asserted that Afrikaans is a "creoloid," and that the
transmission preceding/feeding its generation was "bent, but not
broken."

To which scholar(s) are these two notions attributable?

Charlie Rowe
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Message 3: Query: "Circumcision" in African languages?

Date: Tue, 05 Nov 1996 10:34:06 +1100
From: Jeff Marck <jeff.marckanu.edu.au>
Subject: Query: "Circumcision" in African languages?

Linguist-l and Arcling subscribers,

I am a linguist and anthropologist who works with demographers
and epidemiologists. For reasons explained below I am presently
preparing a paper entitled "Male circumcision in subequitorial
African culture history".

This is a request for terminologies relating to male and female
circumcision from Niger-Congo/Niger-Kordofanian, Nilo-Saharan,
and African Afro-Asiatic and for citation details of titles which
have already dealt with this topic for those languages.

There are some support staff working on this so we have attached
a filter to my email and responses to the questionaire below sent
with the string <"Circumcision" in African languages> will go
into a particular mailbox. The typists will organise the
resulting titles, data and credits.

The questionaire:
- ------------------------------------------
To: jeff.marckanu.edu.au
Subject: "Circumcision" in African languages

MALE AND FEMALE CIRCUMCISION IN AFRICA TERMINOLOGIES QUESTIONAIRE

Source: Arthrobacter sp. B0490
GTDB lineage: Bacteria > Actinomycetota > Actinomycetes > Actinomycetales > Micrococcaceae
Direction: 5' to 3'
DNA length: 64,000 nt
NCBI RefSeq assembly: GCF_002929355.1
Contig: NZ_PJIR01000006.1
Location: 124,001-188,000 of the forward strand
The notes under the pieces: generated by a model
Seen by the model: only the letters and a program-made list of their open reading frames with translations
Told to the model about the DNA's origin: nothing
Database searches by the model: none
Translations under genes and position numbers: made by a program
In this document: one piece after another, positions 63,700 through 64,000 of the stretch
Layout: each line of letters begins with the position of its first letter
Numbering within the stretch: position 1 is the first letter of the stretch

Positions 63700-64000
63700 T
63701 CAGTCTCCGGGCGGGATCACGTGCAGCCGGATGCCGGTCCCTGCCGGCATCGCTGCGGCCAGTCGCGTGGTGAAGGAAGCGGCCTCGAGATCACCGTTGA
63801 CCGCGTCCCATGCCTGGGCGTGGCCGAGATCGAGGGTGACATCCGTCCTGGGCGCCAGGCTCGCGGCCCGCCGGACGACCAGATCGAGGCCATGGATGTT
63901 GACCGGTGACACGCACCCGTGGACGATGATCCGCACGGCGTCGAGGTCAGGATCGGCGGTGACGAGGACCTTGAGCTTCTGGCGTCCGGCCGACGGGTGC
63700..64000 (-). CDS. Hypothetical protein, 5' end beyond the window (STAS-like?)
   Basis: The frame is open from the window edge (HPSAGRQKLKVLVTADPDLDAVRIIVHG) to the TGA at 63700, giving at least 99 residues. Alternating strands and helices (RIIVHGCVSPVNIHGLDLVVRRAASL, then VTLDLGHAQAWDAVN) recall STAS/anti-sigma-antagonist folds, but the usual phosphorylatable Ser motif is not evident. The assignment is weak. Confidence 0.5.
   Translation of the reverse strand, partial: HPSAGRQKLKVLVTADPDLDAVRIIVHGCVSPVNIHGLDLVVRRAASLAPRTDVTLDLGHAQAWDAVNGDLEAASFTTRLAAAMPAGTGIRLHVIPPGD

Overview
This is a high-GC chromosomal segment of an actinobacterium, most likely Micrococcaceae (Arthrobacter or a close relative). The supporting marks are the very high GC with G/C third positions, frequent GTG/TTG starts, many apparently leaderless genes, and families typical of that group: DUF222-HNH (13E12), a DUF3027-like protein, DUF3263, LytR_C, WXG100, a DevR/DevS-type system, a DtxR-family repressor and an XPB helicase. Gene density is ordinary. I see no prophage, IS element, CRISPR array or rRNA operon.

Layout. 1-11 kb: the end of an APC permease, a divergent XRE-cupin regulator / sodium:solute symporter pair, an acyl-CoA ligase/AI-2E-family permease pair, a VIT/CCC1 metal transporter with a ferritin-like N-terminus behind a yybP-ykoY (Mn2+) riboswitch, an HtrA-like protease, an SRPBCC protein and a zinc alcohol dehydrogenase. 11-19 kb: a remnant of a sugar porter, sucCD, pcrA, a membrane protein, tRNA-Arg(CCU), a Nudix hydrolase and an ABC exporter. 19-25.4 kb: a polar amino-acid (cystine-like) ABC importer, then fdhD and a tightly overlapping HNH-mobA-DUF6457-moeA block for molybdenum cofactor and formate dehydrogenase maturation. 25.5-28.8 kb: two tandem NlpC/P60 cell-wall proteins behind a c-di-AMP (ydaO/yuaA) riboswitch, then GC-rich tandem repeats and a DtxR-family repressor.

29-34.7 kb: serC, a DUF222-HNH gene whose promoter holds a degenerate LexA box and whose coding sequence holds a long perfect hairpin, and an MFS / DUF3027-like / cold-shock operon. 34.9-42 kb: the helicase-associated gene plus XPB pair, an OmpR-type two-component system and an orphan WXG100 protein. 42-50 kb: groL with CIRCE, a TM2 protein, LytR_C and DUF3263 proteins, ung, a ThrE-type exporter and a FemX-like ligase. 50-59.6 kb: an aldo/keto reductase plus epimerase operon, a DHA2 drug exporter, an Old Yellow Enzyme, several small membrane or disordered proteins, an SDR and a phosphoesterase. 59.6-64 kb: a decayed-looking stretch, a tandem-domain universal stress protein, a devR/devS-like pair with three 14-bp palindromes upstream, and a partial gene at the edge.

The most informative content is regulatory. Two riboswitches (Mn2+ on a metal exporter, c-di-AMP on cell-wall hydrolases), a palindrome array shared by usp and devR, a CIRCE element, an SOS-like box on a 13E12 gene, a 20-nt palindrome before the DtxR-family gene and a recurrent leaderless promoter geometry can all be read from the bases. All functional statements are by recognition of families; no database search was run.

Please use orthographies that will survive email transmissions.

A. Citation details of suggested titles of interest:
 _____________________
 _____________________
 _____________________

B. Questionaire for individual language:

1. Language Group:
 Afro-Asiatic __
 Nilo-Saharan __
 Sudanic __
 Other __
 Niger-Kordofanian
 Bantoid __
 Narrow Bantu __
 Eastern __
 Western __
 Other __
 Ubangian __
 Adamawa __
 Other __

2. Language Name: ___________________________
3. Countries in which language is spoken: ___________________
4. Are males of this group commonly circumcised?
 __ Yes
 __ No
 __ Variable (expand if factors are known)
 __ Don't know
5. Are females of this group commonly circumcised?
 (Female genital mutilation in any of its forms?)
 __ Yes
 __ No
 __ Variable (expand if factors are known)
 __ Don't know
4. Terminologies

 a. Male circumcision:

 1. Nouns and verbs having to do with:



 2. Comments and insights:


 b. Female circumcision:

 1. Nouns and verbs having to do with:



 2. Comments and insights:

Submitted by: Name________________________
 Institution ________________
 Citation information if from published data:
 ____________________________________
 Other persons you may wish to credit:
 ____________________________________


I will be traveling in November and December and other staff will
work on terminologies that are sent to my email address during
that time. I will acknowledge receipts of questionaires
individually when I return in January.

The resulting paper will be submitted to an appropriate journal
early next year. People submitting completed questionaires will
be emailed citation details when they become available and sent
reprints upon request at that time.

Thank you,

Jeff Marck jeff.marckanu.edu.au
- --------------------------------------------
End questionaire.

Background to question:

The background of this query is different in the case of the two
sexes. In the instance of the males it has to do with
correlations between male circumcision and reduced rates of HIV
infection. In the instance of the females it has to do with long
term efforts to understand and promote the subsidence of the
practices concerned.

On the male/HIV side we have just initiated a culture history